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Popkiss: The Life and Afterlife of Sarah Records by Michael White (Bloomsbury Academic)

Not so long ago it would have been unthinkable for a major publisher like Bloomsbury, which is probably most famous for bringing us Harry Potter, to publish a book about Sarah Records. Sarah was a staunchly independent, anti-capitalist label run from its owners' flat, and was routinely panned by a music press keen to destroy the label's reputation by incorrectly branding it as "twee" and countless other epithets centred largely around accusations of effeminacy and ineffectuality. However, the climate has changed to the extent that the NME have since admitted they were wrong about Sarah, even going so far as to name it the second best independent label of all time. A new generation of Sarah fans, some of whom weren't even born during the time the label existed, are finding out about the music via the internet. Once one of the most untrendy labels around, Sarah is now being rebranded as cool by today's tastemakers, whose praise for the label includes terms such as "legendary" and "iconic" - terms formerly reserved for the likes of The Beatles or Elvis. Interest in Sarah didn't die when the label shut down, so a book documenting Sarah's history has been sorely needed.

From a personal perspective, I was hugely excited to learn that such a book was being written, as Sarah Records was my first introduction to true independent music. It released a ton of music I loved when I was in my teens and which still deserves a place among my all time favourite records even today. I was one of many people who bought anything the label released without hearing it first, not due to any 'geeky collector' mentality, but because there was a big likelihood that I would love it. I had such a thirst for this type of music that I was keen to find more, and from Sarah moved on to other indie-pop labels and then on to the wider underground scene. Sarah was my gateway into the underground, and if I hadn't have come across the label quite by chance, I would never have set up my own fanzine and tape label (I probably wouldn't even have known that such things existed), and wouldn't have met my long-term partner who was a Sarah fan I met via the fanzine network. I will therefore always have a soft spot for Sarah, as this label literally changed my life.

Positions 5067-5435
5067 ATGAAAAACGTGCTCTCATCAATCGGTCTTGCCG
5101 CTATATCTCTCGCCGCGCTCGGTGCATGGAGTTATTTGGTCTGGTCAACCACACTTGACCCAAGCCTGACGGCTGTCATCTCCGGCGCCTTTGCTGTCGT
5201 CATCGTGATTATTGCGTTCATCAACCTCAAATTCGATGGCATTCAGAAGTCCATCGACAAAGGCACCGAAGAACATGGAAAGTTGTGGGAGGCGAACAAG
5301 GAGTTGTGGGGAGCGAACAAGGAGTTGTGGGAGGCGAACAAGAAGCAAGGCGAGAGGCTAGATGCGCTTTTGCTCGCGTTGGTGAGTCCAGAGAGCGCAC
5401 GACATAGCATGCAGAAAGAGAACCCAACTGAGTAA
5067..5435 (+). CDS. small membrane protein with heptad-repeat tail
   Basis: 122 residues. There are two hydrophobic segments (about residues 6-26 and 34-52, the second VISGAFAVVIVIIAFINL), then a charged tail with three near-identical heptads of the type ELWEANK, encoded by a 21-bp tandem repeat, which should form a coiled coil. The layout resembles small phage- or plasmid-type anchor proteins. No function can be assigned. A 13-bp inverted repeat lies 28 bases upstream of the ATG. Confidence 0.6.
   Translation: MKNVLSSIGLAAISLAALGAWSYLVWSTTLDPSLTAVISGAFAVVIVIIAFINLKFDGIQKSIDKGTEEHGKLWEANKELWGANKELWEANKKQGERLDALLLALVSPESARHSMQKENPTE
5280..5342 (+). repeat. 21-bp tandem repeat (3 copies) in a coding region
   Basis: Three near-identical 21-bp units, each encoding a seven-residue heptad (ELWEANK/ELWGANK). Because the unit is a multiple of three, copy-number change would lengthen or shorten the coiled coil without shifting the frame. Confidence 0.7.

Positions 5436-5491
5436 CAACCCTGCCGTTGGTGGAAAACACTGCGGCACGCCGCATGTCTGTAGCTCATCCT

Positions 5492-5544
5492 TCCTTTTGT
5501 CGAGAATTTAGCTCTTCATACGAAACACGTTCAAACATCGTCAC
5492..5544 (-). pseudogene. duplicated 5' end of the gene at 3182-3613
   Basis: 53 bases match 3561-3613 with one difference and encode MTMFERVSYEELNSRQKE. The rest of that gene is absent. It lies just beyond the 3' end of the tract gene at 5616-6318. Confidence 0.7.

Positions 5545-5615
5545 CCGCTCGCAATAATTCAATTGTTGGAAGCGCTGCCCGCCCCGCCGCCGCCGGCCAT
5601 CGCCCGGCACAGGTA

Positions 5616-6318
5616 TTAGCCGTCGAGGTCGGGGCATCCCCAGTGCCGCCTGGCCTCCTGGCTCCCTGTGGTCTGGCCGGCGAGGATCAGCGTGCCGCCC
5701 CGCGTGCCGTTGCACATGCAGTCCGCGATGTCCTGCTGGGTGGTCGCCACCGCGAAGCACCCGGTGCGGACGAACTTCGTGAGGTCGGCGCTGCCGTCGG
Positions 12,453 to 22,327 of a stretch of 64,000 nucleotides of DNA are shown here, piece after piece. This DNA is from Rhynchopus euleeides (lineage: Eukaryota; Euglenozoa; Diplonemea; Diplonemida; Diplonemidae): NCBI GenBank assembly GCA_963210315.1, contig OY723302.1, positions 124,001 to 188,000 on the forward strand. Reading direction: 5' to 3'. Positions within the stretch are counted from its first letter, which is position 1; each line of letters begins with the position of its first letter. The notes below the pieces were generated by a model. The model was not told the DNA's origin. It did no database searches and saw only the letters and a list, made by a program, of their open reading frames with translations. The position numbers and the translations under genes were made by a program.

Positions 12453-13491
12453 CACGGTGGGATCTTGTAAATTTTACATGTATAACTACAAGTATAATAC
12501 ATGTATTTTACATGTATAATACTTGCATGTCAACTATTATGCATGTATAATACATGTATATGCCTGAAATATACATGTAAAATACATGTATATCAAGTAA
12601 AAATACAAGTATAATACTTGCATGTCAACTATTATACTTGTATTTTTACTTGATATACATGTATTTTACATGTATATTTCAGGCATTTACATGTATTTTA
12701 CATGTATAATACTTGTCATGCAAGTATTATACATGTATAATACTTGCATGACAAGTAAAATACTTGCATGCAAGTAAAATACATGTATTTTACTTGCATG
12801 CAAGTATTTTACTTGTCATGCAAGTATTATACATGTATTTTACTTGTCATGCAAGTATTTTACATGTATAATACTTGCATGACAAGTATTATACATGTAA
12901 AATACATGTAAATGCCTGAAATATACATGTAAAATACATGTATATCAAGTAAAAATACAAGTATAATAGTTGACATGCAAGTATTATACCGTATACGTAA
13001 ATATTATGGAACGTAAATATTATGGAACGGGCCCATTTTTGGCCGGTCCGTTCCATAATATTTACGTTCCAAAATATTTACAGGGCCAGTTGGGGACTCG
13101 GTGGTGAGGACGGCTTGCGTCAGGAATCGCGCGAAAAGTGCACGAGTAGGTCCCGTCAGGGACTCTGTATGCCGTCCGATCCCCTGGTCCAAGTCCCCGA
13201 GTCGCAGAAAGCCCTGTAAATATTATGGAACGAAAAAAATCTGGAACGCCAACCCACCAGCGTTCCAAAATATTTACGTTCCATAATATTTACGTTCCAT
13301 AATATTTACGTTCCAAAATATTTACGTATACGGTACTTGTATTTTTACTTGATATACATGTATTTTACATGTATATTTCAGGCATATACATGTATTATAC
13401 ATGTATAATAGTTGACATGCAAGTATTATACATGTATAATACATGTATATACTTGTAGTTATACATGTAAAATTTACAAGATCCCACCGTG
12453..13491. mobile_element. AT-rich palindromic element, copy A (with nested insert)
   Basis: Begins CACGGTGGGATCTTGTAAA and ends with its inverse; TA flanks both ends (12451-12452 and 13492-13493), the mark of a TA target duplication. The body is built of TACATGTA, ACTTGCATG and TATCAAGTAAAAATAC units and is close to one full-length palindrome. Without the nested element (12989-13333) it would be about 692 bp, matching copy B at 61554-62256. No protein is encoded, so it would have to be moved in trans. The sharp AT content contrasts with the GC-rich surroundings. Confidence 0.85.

Popkiss' author, Michael White, is a Canadian journalist. It may seem strange that a label for whom Bristol was such an integral part of its identity, and whose bands were mostly British (and the few that weren't were generally influenced by British music), would end up having its biography written by an overseas author. However, it mustn't be forgotten that Sarah had international appeal, its bands often proving far more popular abroad than here in the UK, and with this in mind, it isn't all that surprising that the first person to provide a book-length history of the label would hail from outside of Britain. White traces the roots of Sarah via a potted history of the indie-pop scene, beginning with Orange Juice and other early indie-pop bands from the post-punk era, to Creation when it was still a DIY label, and then on to C86. There is also an exploration of the 1980s fanzine underground, which Sarah founders Clare Wadd and Matt Haynes were both involved in with their fanzines Kvatch and Are You Scared to Get Happy? respectively.

The book contains several chapters dedicated to a specific band on Sarah, starting with the band responsible for the label's first release. The Sea Urchins were a band with an arrogant reputation and a penchant for 1960s music and fashion. They were very young at the time - just teenagers - and as one might expect from their age were somewhat prone to mischief. Some of their youthful shenanigans are detailed here, making for an amusing (if at times somewhat puerile) read. It wasn't all fun and games however; the band experienced a run of bad luck, from guitar theft and a car accident whilst on tour to interest from record labels more prestigious than Sarah ultimately coming to naught. Disillusioned with indie-pop and finding themselves being lumped in with a scene that was widely regarded as twee, The Sea Urchins reinvented themselves as a rock band, much to the chagrin of their former fans in the indie scene who saw rock and its associated trappings as anathema. (I had no such complaint and actually rate songs like Low Scene, Open Out, and My Ship Is Going Down as among their best material, on a par with early classics like Cling Film, Please Rain Fall, Sullen Eyes, Everglades, and the now ubiquitous contribution to indie-pop compilation albums that is Pristine Christine. These rock tracks were not released by Sarah and only appear as live recordings on the posthumously released compilation Live In London on Fierce Recordings). A tale is recounted here in which one such disgruntled (and arguably narrow minded) indie kid defaced one of their gig posters, replacing the band's name with that of Black Sabbath! There is one glaring unanswered question, namely how Sarah came to release Day Into Day after having vehemently rejected it, but this aside, there is a wealth of information on The Sea Urchins here, making this chapter worth its weight in gold. If you are a fan of The Sea Urchins, you NEED the book for this chapter alone.